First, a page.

Mount Vesuvius
On August 24, 79 Mount Vesuvius silenced its neighboring Roman cities. Pompeii, Herculaneum, and Stabaie were buried alive by Vesuvius' molten debris and poisonous vapors. It was not until 1748 that excavations began. These cities were buried for almost 1700 years. By studying these excavations, scientists now have a better understanding of the eruption on the night of August 24, 79 A.D.

Mount Vesuvius formed 17,000 years after the collapse of the Somma Rim, a caldera-like structure. This volcano is located above a subduction zone in which the African plate is being subducted  by the Eurasian plate. The African plate is subducted at about one inch every year ( Vesuvius, Italy). The oldest dated rock from Mount Vesuvius is approximately 300,000 years old. Mount Vesuvius itself is around 17,000 years old, but formed from a previous volcano.  This is why that rock is around 300,000 years old. Since Vesuvius is so old, it has had a long history of eruptions. The first known eruption was in 5960 B.C. and its latest eruption was April 4, 1944.

The one eruption that Vesuvius is most famous for is that of Pompeii. On the eve of August 24, 79 Vesuvius blew its top. The eruption happened in two phases; The Plinian phase and the Pelean phase. The word Plinian derives from Pliny the Younger. His written observations of Pompeii's eruption is an important historic record. The term Pelean derives from Mount Pelee. This volcano, located on the island of Martinique, was the first documented pyroclastic flow in its 1902 eruption.

In the Plinian phase, tephra was ejected in to a high column. This 20 km tall column of ash and pumice fell onto Pompeii like rain. After eighteen hours of ash fall, 2.5 m of pumice stones fell onto Pompeii. This phase buried many low structures and caused roofs to collapse (Martini).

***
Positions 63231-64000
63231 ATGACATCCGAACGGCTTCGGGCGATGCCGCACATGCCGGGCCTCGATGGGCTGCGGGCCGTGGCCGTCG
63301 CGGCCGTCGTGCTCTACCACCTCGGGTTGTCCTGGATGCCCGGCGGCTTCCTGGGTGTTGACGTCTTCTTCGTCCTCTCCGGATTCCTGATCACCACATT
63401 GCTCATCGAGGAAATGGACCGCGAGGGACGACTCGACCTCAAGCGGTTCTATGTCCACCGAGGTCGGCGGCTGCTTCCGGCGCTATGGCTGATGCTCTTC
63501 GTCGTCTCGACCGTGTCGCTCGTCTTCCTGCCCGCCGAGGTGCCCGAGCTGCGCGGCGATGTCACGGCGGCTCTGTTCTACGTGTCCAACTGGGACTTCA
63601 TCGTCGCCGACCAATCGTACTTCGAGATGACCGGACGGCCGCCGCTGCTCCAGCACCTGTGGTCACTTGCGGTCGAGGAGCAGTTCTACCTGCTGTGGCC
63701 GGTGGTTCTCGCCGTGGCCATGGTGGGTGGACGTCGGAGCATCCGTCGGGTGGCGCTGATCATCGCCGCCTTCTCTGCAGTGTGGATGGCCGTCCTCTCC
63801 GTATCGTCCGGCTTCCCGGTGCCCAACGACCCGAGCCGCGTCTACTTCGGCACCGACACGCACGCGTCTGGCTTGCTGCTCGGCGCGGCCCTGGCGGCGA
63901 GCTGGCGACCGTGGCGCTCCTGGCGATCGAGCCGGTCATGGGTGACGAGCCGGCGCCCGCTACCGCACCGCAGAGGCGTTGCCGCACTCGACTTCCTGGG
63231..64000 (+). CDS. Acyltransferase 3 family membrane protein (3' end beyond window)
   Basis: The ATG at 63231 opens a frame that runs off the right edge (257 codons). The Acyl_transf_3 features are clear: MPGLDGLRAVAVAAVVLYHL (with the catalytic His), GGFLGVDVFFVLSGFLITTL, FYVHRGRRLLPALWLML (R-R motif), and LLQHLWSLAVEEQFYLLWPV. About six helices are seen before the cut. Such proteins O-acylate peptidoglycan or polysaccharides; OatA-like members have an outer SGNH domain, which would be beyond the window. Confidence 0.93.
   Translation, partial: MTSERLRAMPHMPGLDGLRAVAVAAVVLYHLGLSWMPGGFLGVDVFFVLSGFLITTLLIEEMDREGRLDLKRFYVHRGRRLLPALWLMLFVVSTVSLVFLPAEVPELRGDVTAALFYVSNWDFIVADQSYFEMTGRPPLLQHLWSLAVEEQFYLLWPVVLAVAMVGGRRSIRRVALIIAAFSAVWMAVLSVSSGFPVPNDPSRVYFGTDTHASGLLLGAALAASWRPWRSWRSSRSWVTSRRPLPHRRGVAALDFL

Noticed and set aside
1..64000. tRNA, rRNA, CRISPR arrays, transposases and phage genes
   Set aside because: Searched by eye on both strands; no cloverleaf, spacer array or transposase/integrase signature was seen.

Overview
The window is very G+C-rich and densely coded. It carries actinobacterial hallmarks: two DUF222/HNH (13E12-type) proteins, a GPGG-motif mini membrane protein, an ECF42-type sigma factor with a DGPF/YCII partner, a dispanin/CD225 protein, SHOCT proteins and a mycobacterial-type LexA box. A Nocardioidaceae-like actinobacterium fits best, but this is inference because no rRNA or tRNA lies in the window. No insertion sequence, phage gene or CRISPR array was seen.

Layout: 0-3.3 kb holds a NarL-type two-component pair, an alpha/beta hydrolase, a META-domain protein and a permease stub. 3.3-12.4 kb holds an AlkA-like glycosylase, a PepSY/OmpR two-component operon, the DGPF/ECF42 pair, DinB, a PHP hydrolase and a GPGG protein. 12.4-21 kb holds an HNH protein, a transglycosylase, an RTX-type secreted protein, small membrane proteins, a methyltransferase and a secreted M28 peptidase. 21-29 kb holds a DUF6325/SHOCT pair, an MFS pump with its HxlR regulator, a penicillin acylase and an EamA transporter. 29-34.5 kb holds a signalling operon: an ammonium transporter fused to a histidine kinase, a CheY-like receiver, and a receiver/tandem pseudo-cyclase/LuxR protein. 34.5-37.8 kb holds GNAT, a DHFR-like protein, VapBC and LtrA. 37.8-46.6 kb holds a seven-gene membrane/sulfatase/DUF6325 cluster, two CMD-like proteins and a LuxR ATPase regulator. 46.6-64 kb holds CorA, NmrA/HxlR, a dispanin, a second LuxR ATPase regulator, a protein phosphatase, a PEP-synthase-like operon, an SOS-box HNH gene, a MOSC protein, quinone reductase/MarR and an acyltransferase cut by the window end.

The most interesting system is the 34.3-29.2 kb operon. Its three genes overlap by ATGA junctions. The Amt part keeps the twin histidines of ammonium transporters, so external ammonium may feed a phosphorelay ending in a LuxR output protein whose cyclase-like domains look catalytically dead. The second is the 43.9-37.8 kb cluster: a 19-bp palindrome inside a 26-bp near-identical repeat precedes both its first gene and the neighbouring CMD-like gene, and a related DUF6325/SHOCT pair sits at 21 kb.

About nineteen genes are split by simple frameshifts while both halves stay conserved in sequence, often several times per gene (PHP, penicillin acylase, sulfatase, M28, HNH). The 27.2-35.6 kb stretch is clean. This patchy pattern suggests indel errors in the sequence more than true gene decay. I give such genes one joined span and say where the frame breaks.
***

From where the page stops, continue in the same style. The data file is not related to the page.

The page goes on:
The most damaging phase of the eruption began one the morning of August 25, 79. The Pelean phase brought pyroclastic flows and surges. Pompeii was first hit by a pyroclastic surge which consisted of a cloud of volcanic ash and hot gas. By hugging the ground and traveling at speeds exceeding 100 km per hour, the first surge left a deposit of 10- 20 cm high. A second surge also occurred after the first. This surge left 70 cm of airfall ash and accretionary lapilli along with 10- 20 cm of limestone and volcanic rocks. After the two pyroclastic surges occurred a high temperature avalanche swept across the land. With a thickness varying from 200-50 cm , hot pumice, ash, and gas moved at high speeds to its destination of Pompeii (Martini). If any of Pompeii's 20,000 residents were still alive, this pyroclastic surge and flow surely finished them.

These bodies were buried under 75 feet of solidified ash for nearly 1700 years. It wasn't until the excavations of Pompeii, Herculaneum, and Stabaie that there was a real understanding of the 79 eruption. Archaeologist, Mario Pagano, has been leading an 18 year dig of Herculaneum. This excavation not only uncovered 300 bodies of Herculaneum's 5,000 residents, it also allowed researchers to construct a diary of the eruption (Lorenzi):

August 24, 79 A.D.

1 pm: When residents of Herculaneum took an afternoon stroll, they were able to see a column of smoke rising nine miles into the sky above Mount Vesuvius. Ash fall began to fall onto the city causing some people to run.

12 am: A cloud of ash and pumice soared 19 miles into the sky. This was the time when Mount Vesuvius unleashed molten lava.

August 25, 79 A.D.

1 am: A hot gas and ash cloud moved into the town of Heculaneum. Vesuvius' hot breath killed Herculaneum's residents in a fraction of a second. Anthropologist Paolo Petrone studied the skeletal remains and concluded that they experienced an instant death from the 750 degree Fehrenheit cloud.

1-6 am: Surges continued to make their way to Herculaneum.

7 am: A surge finally reaches Pompeii and kills its residents. Their final resting place is on a thick carpet of pumice.

8 am: There is no more laughter, music, or life in these once lively towns. Mount Vesuvius had the power to silence them and succeeded.
 
 
 

Sources of Information:

Lorenzi, Rossella. "Newest Findings." Pompeii, A Lost City Revealed. March 31, 2000. <http://www.discovery.com>(21 October 2001)

Martini, Kirk. "Brief Chronology of the 79 Eruption." Volcanic Phenomena at Pompeii. July 10, 1997. <http://urban.arch.virginia.edu> (21 October 2001)

Vesuvius, Italy. (1996). <http://volcano.und.nodak.edu> (21 October 2001)